5 Reasons Why You Should Embrace Design Thinking

Design thinking has become a buzzword. It is repeated so many times and defined by people in so many ways that most designers are still confused what design thinking is and should they embrace it when creating their designs or not.

Here is how David Kelley, Founder of IDEO defines design thinking and draws a parallel between design thinking and leadership, “The main tenet of design thinking is empathy for the people you are trying to design for. Leadership is the same thing-building empathy for the people for the people you are entrusted to help.”

Tim Brown’s book, “Change by Design” which explains the concept of design thinking in detail. Here is an excerpt from this book “Design thinking is a human-centred approach to innovation that draws from the designer’s toolkit to integrate the needs of people, the possibilities of technology, and the requirements for business success.”

If you are still not sure whether you should use design thinking or not, then here are five reasons that will convince you to embrace design thinking.

  • Design For All

APFEL (A Practice for Everyday Life) is based in London and has a core tenet of design thinking built into its name. According to Kirsty Carter who is the co-founder of APFEL, “For us, ‘design thinking’ is really just a catchy term for the range of methods and approaches that we put into practice within our everyday lives – for navigating the world around us, learning and developing, and experimenting. We approach design projects and problem-solving in a way that feels instinctive, starting with research and investigation, conversation with the people involved, testing ideas, considering different contexts, and responding to feedback”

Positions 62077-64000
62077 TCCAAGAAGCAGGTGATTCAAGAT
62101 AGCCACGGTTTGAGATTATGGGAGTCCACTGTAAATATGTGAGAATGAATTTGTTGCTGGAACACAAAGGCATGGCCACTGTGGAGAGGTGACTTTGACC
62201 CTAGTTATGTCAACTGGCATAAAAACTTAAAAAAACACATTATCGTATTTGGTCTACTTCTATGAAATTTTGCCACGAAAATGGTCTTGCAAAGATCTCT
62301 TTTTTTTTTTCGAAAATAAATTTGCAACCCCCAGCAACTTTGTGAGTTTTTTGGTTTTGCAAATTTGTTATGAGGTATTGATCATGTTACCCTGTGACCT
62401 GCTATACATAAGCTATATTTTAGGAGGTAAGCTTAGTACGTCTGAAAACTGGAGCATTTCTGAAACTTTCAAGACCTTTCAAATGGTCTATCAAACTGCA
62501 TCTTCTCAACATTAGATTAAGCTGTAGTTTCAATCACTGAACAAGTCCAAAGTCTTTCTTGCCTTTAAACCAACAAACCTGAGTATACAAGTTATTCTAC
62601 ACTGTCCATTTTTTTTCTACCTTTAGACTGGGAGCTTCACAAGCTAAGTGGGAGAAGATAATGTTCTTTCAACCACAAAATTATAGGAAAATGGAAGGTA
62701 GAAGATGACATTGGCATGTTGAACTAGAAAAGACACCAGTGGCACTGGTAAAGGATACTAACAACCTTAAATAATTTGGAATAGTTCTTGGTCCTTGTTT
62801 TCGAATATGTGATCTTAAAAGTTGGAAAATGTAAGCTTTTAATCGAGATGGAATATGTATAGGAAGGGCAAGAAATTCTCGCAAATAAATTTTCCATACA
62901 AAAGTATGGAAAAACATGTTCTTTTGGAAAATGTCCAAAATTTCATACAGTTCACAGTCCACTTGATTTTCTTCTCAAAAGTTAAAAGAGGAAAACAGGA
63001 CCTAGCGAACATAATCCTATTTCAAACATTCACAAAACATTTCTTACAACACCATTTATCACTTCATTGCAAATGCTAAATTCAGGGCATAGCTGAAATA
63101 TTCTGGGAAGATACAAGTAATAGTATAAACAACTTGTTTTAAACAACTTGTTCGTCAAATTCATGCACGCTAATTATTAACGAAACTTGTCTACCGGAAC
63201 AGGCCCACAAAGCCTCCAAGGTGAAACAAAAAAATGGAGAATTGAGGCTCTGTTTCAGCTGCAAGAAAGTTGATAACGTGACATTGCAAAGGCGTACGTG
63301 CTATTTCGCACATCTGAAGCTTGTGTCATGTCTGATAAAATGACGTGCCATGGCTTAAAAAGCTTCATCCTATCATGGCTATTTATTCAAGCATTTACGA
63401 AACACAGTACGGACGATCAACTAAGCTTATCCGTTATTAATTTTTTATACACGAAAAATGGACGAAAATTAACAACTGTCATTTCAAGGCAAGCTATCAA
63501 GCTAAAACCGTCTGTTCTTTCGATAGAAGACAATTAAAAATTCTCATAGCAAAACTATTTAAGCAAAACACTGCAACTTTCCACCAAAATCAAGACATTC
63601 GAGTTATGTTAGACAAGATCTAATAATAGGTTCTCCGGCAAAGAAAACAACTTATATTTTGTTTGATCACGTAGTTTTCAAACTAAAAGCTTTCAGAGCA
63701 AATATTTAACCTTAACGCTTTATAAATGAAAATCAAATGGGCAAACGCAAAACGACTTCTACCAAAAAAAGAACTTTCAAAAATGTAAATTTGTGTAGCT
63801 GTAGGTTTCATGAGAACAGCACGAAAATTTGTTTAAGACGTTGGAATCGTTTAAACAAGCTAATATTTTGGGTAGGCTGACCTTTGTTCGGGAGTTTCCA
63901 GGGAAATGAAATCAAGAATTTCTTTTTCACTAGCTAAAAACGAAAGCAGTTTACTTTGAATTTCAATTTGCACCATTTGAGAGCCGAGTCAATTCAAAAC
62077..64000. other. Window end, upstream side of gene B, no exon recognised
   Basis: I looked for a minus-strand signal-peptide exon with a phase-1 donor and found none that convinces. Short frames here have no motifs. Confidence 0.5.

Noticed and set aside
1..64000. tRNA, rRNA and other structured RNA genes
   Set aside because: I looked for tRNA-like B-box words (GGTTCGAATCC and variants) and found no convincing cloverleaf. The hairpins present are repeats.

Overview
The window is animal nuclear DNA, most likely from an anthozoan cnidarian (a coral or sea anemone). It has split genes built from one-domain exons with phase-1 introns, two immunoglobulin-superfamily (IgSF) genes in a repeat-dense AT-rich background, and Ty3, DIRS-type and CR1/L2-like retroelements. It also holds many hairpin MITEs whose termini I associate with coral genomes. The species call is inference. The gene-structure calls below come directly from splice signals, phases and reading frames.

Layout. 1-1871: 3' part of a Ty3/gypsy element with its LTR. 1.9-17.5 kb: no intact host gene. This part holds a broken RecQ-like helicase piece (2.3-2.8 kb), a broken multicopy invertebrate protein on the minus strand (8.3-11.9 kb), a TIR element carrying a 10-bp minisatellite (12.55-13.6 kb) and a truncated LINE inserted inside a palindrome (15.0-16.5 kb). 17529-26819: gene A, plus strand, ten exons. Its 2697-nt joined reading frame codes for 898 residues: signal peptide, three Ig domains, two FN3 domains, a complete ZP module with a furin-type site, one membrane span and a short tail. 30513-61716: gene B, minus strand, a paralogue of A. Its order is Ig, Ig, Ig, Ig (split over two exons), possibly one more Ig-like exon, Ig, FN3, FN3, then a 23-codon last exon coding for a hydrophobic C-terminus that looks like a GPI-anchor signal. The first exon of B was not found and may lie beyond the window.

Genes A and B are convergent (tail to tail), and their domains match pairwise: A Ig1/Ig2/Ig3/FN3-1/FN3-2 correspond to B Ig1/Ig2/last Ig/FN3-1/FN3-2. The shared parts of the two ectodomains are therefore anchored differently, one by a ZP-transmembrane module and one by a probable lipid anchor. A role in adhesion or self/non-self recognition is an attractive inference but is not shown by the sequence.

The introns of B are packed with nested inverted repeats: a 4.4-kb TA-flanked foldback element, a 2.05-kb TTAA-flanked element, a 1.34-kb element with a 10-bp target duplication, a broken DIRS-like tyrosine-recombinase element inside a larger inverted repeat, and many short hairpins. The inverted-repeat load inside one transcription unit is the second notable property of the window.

APFEL design agency worked with Mae Architects on MyHouse, which is an affordable housing project that let buyers design their own homes. Emma Thomas, other co-founder of APFEL said, “Mae’s work on the project is an example of design thinking in practice: it identified an important area of need, and considered the challenges faced both by potential buyers and by construction companies.”

“Using this information and research, it collaborated directly with a fabricator to come up with a model that would offer the flexibility that makes self-build housing so attractive, whilst removing the need for buyers to manage the design and building process themselves. Our role was to help Mae create a public face for the project, to make it accessible and appealing to their target audience. We needed to convey the possibilities that MyHouse offered, in the absence of any images of the finished houses, which were still in development at the time.”

  • No Limitations

Multinational corporations such as IBM, Procter and Gamble and Marriot Hotel all are incorporating design thinking into their internal processes. “Think of design as an entirely rational discipline, and that it can’t afford to be otherwise, and we’ll end up merely optimizing everything as opposed to having an optimistic and imaginative view of the future, Alongside design thinking we also have to make sure we’re talking about wild imagination, radical ambition, and sometimes magic. Those things don’t quite live comfortably in the way design thinking is defined in many organizations.”